A second reason it’s important to include more women is to break the vicious cycle of women not being invited because they’re not visible and then not being visible because they’re not in attendance. James figured out how the A list works: you go to events like Adobe’s yesterday, you post or otherwise get noticed for your attendance, and you become more well known. Then more people seek you out. That’s a virtuous cycle. I consider that working with the architecture of the social space–not fighting against it.

Sadly, this is not how it ought to work. Ideas/blog posts should have merit whether you got invited (or could afford) to go to an event or not. Anne didn’t make her way into my “A-list” folder in NetNewsWire because she was being invited to Adobe private meetings. I trusted Cote, James and Steven because I had read their stuff. Their hiring her was a recommendation (she was unknown to me before that). For that reason, her blog went in the 30 day holding bin. Having survived the 30 day holding bin, I put her on the “A-list”. The move happened based on the strength of her ideas. The world is going distributed, and trying to sort people onto the A-list based on event invitation/attendance seems to me like a great way to make sure that the echo chamber gets louder and louder. Or maybe it really is true that the blogsphere is just high school all over again.

The locker room that is the tech business

Anne Zelenka is a (relatively) new analyst at the Analyst 2.0 company, RedMonk. She’s covering the Rich Internet App and Rich Client platform spaces, which are near and dear to my heart because of Cosmo and Chandler. I’ve followed the RedMonk blogs for some time now, and I got a chance to spend some decent time with Cote late last year at ApacheCon, and we had several good conversations. Since the RedMonk folks are (widely) geographically distributed, they’ve taken to Twitter with a passion, which is the same reason that I’ve taken to Twitter, albeit without quite as much passion. Of course, all the Redmonk folks made my friends list.

So it was that I saw their (along with others) live Twittering of Adobe’s invite only meeting on Flex and Apollo. I’m going to save my commentary on the tech stuff for a separate post. But I was stunned to read Anne’s account of a long Victoria’s Secret demo and a few other maddening comments (which I can’t quote, because Twitter’s history is currently broken). I can relate to being stuck in an environment where people are being offensive and don’t even know it (I am sure that no one at Adobe intended to be offensive). My brother and I were the only 2 Chinese kids in our school for a number of years, so I have some idea of what it’s like to be in Anne’s situation. It’s as if you don’t exist, and people do things that offend and then genuinely have no idea why a particular action might have given offense. I’m fairly sure that’s what happened at the Adobe shindig. Still, not good.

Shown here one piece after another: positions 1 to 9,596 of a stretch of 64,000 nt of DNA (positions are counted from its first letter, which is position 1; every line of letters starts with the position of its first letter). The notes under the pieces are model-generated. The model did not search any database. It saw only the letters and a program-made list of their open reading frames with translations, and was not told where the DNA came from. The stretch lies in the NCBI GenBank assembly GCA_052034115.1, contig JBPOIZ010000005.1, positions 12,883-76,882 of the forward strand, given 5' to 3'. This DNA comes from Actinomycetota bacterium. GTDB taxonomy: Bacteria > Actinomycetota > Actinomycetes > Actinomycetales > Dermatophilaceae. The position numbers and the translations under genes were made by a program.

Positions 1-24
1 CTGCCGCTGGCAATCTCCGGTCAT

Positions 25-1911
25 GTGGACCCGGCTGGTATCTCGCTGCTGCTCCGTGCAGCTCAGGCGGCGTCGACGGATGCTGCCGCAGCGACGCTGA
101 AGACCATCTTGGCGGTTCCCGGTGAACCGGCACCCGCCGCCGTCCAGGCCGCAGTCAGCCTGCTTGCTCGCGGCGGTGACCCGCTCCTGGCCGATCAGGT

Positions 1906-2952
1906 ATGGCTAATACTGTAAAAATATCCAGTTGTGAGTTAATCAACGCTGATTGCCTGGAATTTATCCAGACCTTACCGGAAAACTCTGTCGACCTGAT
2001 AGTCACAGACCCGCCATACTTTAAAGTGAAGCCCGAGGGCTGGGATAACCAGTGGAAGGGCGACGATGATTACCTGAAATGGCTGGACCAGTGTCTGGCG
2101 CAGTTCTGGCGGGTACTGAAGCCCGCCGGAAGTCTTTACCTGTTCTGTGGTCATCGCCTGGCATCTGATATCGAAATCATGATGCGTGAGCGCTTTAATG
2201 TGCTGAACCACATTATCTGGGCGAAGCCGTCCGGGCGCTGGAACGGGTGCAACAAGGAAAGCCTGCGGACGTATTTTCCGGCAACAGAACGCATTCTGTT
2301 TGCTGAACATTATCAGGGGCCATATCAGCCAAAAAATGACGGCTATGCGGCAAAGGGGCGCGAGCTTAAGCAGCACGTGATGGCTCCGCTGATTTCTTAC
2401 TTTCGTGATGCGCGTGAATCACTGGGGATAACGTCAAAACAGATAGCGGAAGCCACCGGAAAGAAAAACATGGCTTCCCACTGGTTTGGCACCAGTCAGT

Even worse is the general locker room atmosphere in the technology business. I didn’t care for locker rooms when I was in school, and I don’t like them any better now. I have 3 daughters. My older two can already write simple Squeak programs (sorry, they’ve forgotten their Python). If they wanted to go into technology there are lots of statements that I’ve heard that I would never want said about one of my girls, or about any other woman. Forget the arguments about leaving out half the workforce and all of that. When you make that argument, you just objectify someone in a different way, either because they have money or because of “valuable” skills. Some of what I’ve seen and heard — it’s just not right. These are people we are talking about here, and it’s just not right to treat another human being that way.